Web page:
See their statement below, and their indictment (after the photos). Links to media coverage are at the bottom of this page. You can find writings from the prisoners here. For more information, visit the Kings Bay Plowshares website and Kings Bay Plowshares Facebook page.

UPDATE: The seven disarmament activists are being held at the Camden County Detention Facility in Woodbine, Georgia. [later note: they were moved on May 7 to the Glynn County Detention Center in Brunswick, GA.] They are currently charged with three Georgia state crimes – misdemeanor criminal trespass and two felonies: possession of tools for the commission of a crime and interference with government property.

APRIL 6 UPDATE, from the support team: At this morning’s bond hearing, we learned that our seven friends are being denied bond. This is bad news and we will explore an appeal. Based on what we saw, it seems that the judge sets excessive conditions of release for many defendants. Read more here.

Read the May 28 legal update here.


* Write them a note of support. Jail addresses can be found here.
Important, please note: Inmates may only receive plain white pre-stamped postcards. Postcards may not have any pictures nor backgrounds on them. Blue or black ink only. Plain white pre-stamped postcards may be purchased at some Post Offices and online. Do not use any return address labels or other labels. All postcards are subject to search and /or screening. Postcards should have a handwritten return address with a full name in situations where the post card must be returned. Inmates cannot receive letters.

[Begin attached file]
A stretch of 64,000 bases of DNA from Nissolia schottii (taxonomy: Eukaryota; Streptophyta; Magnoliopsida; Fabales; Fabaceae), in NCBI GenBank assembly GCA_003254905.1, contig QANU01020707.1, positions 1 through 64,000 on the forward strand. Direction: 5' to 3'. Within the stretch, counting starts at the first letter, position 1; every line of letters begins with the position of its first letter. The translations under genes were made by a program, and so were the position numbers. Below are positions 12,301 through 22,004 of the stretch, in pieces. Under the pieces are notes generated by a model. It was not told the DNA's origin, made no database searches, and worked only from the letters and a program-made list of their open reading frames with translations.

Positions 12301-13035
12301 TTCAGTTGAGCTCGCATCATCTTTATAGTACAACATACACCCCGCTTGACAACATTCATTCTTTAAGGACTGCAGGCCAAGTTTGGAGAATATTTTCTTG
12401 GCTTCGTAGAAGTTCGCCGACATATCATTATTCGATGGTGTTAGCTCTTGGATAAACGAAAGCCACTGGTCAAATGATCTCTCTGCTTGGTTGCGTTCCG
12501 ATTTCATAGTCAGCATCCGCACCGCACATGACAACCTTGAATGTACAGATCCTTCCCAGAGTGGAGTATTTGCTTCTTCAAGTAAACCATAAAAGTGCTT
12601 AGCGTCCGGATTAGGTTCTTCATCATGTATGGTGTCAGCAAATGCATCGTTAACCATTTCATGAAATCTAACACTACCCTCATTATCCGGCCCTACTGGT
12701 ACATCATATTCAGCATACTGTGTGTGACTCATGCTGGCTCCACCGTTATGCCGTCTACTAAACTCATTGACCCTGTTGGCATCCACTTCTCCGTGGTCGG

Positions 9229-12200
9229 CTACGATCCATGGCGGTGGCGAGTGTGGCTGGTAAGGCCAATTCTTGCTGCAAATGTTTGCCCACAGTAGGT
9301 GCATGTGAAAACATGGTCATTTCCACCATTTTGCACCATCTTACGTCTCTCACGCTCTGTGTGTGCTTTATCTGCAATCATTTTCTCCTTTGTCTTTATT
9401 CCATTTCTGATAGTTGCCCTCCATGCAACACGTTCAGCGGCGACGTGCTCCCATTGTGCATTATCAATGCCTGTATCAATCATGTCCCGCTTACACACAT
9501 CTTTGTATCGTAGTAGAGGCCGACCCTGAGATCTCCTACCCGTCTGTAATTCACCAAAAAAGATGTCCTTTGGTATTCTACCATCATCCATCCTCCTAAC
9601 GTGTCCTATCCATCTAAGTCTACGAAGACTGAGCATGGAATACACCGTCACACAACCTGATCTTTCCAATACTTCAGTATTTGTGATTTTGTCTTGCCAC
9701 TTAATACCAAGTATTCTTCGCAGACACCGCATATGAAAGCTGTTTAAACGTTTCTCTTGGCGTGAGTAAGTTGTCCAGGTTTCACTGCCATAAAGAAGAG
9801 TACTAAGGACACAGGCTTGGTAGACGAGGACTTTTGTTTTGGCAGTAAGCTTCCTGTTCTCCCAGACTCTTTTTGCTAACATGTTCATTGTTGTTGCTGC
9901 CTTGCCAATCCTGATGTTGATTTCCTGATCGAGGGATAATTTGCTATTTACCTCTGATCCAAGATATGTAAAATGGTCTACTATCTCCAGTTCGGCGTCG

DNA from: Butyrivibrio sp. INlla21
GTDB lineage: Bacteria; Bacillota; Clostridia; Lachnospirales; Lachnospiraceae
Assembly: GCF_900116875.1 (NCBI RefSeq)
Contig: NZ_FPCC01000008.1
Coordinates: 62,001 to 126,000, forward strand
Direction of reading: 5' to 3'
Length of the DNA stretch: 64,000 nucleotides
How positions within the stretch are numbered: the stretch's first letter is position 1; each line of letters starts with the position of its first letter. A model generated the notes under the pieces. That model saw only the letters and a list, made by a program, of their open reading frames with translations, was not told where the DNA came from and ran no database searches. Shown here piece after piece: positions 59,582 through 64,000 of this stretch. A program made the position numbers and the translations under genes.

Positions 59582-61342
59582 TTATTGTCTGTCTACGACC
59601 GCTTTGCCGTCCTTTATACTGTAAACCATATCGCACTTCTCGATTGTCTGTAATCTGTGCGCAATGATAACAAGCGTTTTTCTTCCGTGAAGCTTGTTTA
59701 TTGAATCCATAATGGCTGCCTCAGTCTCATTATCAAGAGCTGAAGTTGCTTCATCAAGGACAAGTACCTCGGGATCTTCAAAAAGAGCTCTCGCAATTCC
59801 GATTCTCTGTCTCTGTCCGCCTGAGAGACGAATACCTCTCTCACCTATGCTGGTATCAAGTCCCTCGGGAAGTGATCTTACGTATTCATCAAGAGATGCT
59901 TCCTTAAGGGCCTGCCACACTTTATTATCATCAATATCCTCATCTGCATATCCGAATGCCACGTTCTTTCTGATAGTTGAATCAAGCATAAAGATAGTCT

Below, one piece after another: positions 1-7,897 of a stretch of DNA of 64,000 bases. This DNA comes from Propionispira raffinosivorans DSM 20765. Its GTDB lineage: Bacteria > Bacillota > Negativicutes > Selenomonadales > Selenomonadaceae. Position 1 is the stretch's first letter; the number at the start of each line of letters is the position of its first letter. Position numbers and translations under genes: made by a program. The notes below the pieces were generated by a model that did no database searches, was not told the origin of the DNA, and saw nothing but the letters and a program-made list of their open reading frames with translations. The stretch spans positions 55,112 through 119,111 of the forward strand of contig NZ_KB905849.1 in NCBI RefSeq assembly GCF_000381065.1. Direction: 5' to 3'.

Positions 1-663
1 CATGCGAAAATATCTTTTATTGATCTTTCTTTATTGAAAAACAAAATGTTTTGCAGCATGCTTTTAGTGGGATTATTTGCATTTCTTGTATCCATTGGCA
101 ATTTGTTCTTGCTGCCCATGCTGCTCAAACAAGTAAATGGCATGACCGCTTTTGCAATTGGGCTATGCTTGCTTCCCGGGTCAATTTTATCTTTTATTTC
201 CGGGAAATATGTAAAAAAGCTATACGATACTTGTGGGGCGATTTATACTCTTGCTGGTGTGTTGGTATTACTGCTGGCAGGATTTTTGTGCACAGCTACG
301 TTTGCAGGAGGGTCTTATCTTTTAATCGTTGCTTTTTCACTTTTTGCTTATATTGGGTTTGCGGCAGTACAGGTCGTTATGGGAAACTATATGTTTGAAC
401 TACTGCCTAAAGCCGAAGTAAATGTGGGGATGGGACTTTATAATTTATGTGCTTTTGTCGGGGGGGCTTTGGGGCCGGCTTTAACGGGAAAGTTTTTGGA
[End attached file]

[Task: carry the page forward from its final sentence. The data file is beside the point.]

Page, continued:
* Donate to the Kings Bay Plowshares Support Fund
Donations are needed for legal research, travel for family and supporters, commissary, etc. costs… please help if you can!
Click here to make an online donation, or mail a donation to Catholic Worker (with Kings Bay Plowshares written on the memo line of the check), PO Box 3087, Washington, D.C. 20010.
* See other support actions here.

Statement from the Kings Bay Plowshares

We come in peace on this sorrowful anniversary of the martyrdom of a great prophet, Reverend Dr. Martin Luther King, Jr.

Fifty years ago today, April 4, 1968, Dr. King was assassinated in Memphis, Tennessee as a reaction to his efforts to address “the giant triplets of racism, extreme materialism and militarism.”

We come to Kings Bay to answer the call of the prophet Isaiah (2:4) to “beat swords into plowshares” by disarming the world’s deadliest nuclear weapon, the Trident submarine.